Now that we’re done with the technical side of things, I’d like mention something more on the subjective/ artistic side.

Only in recent years have I begun to add people to my landscape images.  And it’s become a bit addicting. It’s a whole different mindset in many ways. But in practice, I simply compose the landscape image I want first, and then I look for the perfect (and most interesting) location within the composition to place the human element.

People admiring the majesty of Wahclella Falls

You may be like me and vehemently resistant to such an idea initially, but I would encourage you to round out your portfolio with interesting “people in nature” images. Unless you exclusively make your living from fine art print sales, you stand to make some decent coin from shots like this.  Both advertisers and editorial producers alike love this type of image.

A man is drawrfed by Elowah Falls

Another prime example of why I would go with the Polaroid Wireless Camera Shutter Remote… Sometimes you will be the only person available to place in your image. The wireless remote makes being your own model a real breeze.  Trust me, I have to do it all the time :)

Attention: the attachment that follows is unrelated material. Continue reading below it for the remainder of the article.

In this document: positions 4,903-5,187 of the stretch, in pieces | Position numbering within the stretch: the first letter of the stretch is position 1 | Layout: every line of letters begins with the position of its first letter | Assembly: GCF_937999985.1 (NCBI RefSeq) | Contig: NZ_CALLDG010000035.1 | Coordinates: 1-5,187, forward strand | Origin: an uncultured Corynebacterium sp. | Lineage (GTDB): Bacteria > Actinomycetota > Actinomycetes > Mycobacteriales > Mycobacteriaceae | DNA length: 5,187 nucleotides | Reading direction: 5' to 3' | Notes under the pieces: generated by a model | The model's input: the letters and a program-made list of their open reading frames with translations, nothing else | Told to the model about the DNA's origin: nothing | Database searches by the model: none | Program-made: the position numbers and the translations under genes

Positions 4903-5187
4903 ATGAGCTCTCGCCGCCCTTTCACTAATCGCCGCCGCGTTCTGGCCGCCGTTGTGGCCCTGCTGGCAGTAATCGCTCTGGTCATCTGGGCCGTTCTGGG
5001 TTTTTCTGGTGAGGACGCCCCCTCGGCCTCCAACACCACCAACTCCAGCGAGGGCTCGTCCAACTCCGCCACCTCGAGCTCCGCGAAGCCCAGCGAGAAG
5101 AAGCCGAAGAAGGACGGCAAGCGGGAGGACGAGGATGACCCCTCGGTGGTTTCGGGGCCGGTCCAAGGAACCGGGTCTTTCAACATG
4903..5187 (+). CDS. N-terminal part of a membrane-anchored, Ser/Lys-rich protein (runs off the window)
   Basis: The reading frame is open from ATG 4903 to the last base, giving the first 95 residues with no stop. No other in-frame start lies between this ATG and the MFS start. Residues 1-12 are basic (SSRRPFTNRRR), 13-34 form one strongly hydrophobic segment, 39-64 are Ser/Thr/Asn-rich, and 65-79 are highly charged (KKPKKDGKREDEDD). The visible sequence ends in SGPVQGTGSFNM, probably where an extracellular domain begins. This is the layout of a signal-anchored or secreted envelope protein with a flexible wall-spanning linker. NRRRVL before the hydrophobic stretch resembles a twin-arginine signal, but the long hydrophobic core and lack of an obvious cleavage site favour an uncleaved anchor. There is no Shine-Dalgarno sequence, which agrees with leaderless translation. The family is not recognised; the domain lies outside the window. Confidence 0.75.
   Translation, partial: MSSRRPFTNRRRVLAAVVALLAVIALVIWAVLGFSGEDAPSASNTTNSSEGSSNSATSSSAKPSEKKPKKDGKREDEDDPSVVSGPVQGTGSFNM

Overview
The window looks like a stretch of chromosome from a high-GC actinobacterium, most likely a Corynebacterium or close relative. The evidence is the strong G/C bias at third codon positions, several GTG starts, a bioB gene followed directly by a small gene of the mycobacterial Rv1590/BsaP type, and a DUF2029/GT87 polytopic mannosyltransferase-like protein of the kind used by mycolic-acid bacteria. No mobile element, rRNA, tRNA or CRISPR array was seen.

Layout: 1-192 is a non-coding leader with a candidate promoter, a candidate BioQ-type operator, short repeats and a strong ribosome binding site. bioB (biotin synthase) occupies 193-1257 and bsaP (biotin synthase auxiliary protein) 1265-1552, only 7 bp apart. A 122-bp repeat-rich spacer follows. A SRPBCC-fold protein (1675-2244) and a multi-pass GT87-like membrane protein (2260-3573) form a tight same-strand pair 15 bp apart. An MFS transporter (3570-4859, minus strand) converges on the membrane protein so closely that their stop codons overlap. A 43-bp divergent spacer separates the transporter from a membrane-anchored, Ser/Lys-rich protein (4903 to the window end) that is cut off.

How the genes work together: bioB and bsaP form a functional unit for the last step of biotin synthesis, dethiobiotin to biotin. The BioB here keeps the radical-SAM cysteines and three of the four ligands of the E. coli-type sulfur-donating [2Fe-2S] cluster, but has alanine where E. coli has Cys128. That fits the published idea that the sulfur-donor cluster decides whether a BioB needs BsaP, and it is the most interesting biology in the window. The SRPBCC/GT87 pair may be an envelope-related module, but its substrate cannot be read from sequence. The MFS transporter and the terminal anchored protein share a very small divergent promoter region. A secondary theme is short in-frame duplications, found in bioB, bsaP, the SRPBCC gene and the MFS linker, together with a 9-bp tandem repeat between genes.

The scenic Ohanapecosh River

Man hiking Proxy Falls

The scenic Ohanapecosh River

People admiring the majesty of Wahclella Falls

Multnomah Falls

Multnomah Falls

One of the trickiest things about photographing waterfalls is the spray. Powerful waterfalls will produce a spray or mist within a certain distance, and sometimes the shot you want is going to fall within that wet perimeter.  It is very difficult to keep your lens dry.  So what I found is you have to stand in front of the lens until the very last moment, wait for the wind to die down or shift, and then wipe the lens with your lens cloth, all the while jumping out of the way as you press the shutter on your wireless shutter release.  Needless to say, It’s not easy.

A man admiring Wahkeena Falls

So sometimes, you just have to roll with it.  The image above is after I got one good frame, I gave up trying to keep the mist from the front element of my lens, and a very impressionistic image was the result.  I ended up really liking the look and feel. I’m glad I experimented with a non-traditional shot.

Ferns and vegetation detail near Wahclella Falls in Tanner Creek

Along these lines, the last thing I think is important to mention (and this applies to any nature photography you might be in to); don’t forget see the beautiful details.  They are easy to miss sometimes, but when we are able to slow down, tune in to them, and notice the quiet shots, we are rewarded with unique images.